The man I love is dead. Our son…something far worse happened to him. But that's not what the men and women around me are thinking. To them, a terrible fate that had fallen on a distant world would never be suffered by another. All I can think about is Han Solo—pirate, husband, father—becoming just another casualty in a war that never ends. Yet the celebration goes on. Pilots and soldiers hug one another. They welcome the returning pilots and mourn the dead. All while another hero passes into legend, just as I will one day.
In the middle of it all, as the celebration clears, is one solitary girl. Her eyes are wet with the tears of a heartache that no one so young should ever feel. Yet even in her mourning, there's a hope that never seems to die. I don't know her, but I feel like I've known her forever. And so we embrace, comforting one another with the love we have for our friends and family, those we've lost and those who may still be found again.
In her eyes, I see myself, the woman I used to be. I see the hope that burned so bright that it fueled the fires of rebellion. And in this moment, my mind wanders.
As much as I am absolutely tepid about NuCanon, this was well-written. Full review to follow. I will message Brandon to supply an excerpt, because I cba to copy from a .pdf. Atarumaster88(Talk page) 22:05, May 4, 2016 (UTC)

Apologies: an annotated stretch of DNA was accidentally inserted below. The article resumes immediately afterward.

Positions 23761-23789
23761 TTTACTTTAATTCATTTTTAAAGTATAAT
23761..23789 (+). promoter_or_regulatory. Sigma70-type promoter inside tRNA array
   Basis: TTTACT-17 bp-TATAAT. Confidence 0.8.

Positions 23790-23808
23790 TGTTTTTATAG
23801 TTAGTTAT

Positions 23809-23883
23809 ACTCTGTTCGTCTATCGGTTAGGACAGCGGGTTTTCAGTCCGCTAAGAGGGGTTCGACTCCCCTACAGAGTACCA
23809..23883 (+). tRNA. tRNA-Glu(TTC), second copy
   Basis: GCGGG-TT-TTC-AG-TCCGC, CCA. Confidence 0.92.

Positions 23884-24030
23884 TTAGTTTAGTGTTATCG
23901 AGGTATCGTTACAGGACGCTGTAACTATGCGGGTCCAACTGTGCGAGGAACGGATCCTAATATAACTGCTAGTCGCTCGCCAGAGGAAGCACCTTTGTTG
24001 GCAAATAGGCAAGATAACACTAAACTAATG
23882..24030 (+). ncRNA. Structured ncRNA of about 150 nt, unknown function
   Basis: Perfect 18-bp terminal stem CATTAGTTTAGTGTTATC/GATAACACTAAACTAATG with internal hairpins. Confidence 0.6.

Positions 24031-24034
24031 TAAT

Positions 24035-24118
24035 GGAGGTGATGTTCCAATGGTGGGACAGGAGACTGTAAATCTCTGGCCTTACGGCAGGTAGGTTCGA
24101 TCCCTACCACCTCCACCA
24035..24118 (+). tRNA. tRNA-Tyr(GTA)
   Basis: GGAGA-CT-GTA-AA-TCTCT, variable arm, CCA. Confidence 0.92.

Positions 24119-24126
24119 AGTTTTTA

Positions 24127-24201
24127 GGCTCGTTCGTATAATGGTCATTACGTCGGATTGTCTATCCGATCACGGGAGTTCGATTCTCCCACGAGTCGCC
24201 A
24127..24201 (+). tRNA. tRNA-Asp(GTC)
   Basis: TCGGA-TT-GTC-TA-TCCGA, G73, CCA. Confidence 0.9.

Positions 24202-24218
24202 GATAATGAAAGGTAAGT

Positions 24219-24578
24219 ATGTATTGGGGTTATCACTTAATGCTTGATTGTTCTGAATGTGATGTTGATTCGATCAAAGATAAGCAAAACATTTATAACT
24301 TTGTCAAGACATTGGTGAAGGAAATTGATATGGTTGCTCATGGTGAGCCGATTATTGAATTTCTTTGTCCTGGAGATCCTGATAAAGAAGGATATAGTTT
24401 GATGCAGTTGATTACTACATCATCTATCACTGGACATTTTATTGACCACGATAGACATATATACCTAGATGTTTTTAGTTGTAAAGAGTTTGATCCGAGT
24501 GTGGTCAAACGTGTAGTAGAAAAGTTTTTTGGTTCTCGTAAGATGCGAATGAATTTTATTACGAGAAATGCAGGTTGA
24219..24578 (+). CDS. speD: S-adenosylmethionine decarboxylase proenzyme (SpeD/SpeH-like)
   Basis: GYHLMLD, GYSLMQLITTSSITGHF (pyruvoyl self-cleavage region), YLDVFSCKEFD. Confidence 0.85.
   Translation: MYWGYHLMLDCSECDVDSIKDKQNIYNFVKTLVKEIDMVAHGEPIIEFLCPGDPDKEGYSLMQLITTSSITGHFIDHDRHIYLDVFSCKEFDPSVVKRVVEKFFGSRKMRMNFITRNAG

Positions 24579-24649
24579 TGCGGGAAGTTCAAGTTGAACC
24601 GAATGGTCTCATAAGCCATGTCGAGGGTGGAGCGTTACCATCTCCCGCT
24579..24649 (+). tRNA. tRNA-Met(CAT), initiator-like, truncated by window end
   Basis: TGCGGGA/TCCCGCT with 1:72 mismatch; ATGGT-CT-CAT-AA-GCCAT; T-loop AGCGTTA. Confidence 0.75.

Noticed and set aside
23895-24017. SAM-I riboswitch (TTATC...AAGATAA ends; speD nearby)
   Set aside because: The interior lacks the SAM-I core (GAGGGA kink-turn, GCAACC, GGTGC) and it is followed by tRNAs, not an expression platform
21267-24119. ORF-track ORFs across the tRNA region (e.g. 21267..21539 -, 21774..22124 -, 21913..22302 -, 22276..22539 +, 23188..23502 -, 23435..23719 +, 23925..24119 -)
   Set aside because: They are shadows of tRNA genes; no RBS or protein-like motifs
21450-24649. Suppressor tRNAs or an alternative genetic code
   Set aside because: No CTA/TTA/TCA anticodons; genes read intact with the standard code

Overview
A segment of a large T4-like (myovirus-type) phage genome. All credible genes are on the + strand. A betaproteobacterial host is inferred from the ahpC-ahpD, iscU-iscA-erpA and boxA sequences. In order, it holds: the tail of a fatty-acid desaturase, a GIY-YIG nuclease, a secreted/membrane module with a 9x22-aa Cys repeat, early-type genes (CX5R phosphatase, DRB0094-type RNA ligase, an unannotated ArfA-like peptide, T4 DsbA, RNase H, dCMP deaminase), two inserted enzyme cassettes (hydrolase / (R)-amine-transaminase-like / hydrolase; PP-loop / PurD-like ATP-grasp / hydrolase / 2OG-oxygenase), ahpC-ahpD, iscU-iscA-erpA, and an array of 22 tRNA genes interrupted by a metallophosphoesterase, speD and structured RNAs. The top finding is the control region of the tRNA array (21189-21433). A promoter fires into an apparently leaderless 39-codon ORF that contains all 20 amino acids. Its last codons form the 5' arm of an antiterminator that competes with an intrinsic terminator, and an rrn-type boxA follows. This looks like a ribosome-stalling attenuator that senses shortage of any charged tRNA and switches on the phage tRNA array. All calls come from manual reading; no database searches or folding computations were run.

It's been awhile since I last read anything from Brandon Rhea, but I will tell you this: Brandon's all about getting into the head of his characters and understanding and explaining what's going on in there. That's a very noticeable trait of his writing and it's on full display here, as most of the story occurs within a few in-universe moments, with a flashback memory occupying much of the plot. Yet the gravity and emotional context of that moment has quite the story to tell, and despite my personal distaste for JJWars, I did appreciate this story for what it does--in fact, the crux of it, absent the framing device, could just as easily be applied to traditional canon. Some of the emotional links that Leia makes to her mother seem a bit tenuous for me, and I think Brandon somewhat overemphasizes the importance of Leia's newfound connection within a single moment rather than understating it or at least developing it over time. I feel it would have been more of a gradual recognition rather than a single epiphany as Brandon portrayed it. Nevertheless, I found this story compelling and well-written. 4.5/5 narrative, 4.5/5 technical. Atarumaster88(Talk page) 20:31, May 18, 2016 (UTC)